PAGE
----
Take-home pay in South Africa right now

The gradual re-opening of the South African economy and its changes to the job market, as well as the movements in the UIF TERS funds, are leading to the slow return of take-home pay numbers, says BankservAfrica.

According to Shergeran Naidoo, head of stakeholder engagements: BankservAfrica, the last few months have seen massive disruptions to the country’s average take-home pay, as a number of payments were either suspended, terminated or adjusted.

“But we’re now reaching a point of more normalcy with the most recent monthly data for August in the BankservAfrica Take-home Pay Index (BTPI) indicating a monthly increase of 1.7%,” he said.

This slight increase is off the low salary base in August 2019, but it also follows recent movements, such as the change to lockdown level 2 in mid-August 2020 where more businesses were allowed to operate.

There were fewer job casualties as restaurants resumed trade, while gyms and fitness centres and domestic travel re-opened as interprovincial travel for all purposes resumed.

“While the BTPI is not a reflection of employment, the indication that casual payments picked up for the first time in six months suggests a small number of employed temporary and daily casual workers are growing again,” said Mike Schüssler, chief economist at economists.co.za.

“This is unlike the number of weekly and monthly payments in August, which were down year-on-year. Overall, the number of payments was just over 6% lower than that in August 2019.”

Another influencing factor for August 2020’s BTPI were the Covid-19 UIF TERS payments that were being paid into a different system owing to the fund’s tax exemptions.

“With these payments being temporarily suspended in August 2020, the number of payments done via the normal payment system was probably closer to the usual amount as many employers resumed to paying staff as they would have ordinarily done so – but with a few industries as an exception,” said Schüssler.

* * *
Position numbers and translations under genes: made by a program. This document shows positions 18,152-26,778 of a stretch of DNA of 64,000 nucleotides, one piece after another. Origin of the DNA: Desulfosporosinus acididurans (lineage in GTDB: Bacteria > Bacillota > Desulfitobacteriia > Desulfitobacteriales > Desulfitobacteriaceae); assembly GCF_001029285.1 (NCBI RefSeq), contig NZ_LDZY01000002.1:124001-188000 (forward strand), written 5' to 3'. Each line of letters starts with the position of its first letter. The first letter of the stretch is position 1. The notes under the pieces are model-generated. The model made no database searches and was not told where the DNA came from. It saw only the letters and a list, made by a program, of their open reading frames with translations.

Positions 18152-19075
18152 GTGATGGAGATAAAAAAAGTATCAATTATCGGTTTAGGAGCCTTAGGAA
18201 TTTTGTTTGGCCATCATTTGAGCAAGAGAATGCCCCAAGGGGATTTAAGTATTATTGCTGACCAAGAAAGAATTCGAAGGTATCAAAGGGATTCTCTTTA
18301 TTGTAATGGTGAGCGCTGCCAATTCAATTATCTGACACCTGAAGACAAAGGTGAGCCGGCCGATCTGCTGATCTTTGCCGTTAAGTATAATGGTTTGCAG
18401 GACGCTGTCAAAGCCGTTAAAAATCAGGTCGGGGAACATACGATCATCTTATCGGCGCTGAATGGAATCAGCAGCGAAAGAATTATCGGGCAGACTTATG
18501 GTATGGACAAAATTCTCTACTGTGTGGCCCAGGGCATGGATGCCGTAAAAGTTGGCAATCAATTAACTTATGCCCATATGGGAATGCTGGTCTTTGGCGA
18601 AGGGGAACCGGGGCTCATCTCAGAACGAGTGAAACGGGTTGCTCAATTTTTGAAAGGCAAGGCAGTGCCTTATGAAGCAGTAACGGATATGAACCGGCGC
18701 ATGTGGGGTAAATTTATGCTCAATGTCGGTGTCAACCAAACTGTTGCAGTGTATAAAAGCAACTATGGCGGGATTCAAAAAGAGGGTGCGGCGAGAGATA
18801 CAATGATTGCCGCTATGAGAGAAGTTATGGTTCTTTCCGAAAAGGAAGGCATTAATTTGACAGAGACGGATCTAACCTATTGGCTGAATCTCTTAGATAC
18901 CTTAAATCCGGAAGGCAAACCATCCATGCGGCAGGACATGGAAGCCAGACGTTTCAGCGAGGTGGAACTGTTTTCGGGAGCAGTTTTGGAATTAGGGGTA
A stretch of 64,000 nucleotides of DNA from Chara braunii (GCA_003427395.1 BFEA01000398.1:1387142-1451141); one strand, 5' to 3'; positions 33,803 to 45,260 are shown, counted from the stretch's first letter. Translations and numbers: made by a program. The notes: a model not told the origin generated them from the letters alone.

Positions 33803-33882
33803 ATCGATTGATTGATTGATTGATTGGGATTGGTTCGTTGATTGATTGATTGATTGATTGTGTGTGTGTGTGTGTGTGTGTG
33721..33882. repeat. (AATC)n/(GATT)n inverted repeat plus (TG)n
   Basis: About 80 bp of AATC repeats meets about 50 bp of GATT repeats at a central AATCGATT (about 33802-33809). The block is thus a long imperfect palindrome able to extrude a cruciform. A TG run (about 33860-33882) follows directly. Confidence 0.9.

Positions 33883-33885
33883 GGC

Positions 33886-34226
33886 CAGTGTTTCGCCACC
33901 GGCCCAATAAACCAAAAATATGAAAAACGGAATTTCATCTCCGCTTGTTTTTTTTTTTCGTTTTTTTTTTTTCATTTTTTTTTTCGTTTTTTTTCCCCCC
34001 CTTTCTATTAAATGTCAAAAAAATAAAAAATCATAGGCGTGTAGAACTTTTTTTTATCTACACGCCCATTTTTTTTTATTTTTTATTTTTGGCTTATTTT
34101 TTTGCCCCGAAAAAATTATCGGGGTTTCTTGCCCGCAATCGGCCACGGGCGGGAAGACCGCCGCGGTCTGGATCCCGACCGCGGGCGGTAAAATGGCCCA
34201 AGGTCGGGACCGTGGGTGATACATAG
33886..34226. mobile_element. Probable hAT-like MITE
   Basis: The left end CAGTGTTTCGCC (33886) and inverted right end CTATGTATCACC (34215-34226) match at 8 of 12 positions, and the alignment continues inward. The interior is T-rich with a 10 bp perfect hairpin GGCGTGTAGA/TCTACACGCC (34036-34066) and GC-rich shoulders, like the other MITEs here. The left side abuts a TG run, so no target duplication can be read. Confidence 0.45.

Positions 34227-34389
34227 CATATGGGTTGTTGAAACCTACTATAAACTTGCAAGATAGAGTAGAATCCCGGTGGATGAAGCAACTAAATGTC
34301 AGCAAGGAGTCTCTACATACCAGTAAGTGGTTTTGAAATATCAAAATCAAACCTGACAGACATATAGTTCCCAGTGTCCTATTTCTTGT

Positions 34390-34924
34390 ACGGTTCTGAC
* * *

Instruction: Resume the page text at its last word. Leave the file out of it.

“The total BankservAfrica take-home salaries paid into employee accounts via the National Payments System was 1.4% down in nominal terms. In real terms, it is estimated to have declined by 4.7%, which is the smallest drop since April 2020,” said Naidoo.

The total take-home pay, naturally, has improved since June and July.

The average take-home pay in August was R14,008 in nominal terms and R11,893 in real terms. However, it is unlikely that the real average take-home pay will continue on this positive trend as the next two months had a relatively high average real take-home pay in 2019.

“A more meaningful indication of the real salary trend in South Africa at present is the average real take-home pay for the first eight months of 2019, which was R12,200 per month, indicating that the August 2020 number is nearly 2.5% lower than the same reporting period in 2019,” said Schüssler.

With many firms paying pension contributions into pension funds again while other private sector employees have had salary reductions to help firms survive, the salary trend is more likely to remain slightly negative in real terms. This may also be for nominal terms as casual workers return to employment, bringing the average down slightly.

“The BankservAfrica Private Pension Index (BPPI) was strongly positive in August 2020 with a year-on-year increase of 3.7%,” said Naidoo. But, for the third consecutive month, the number of private pension payments was closer to 600 000 payments, which is below the norm of the past year of about 660,000 payments.

“It seems that those with payments of less than R4,000 per month have been exiting the system for the last few months for various reasons, such as withdrawing funds – where this is possible – to compensate for salary reductions or losses,” said Schüssler.

“Nonetheless, most private pensioners are keeping up with inflation which brings some good news for the income side of the economy.”


Read: 2.2 million South Africans lost their jobs under lockdown

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Take-home pay in South Africa right now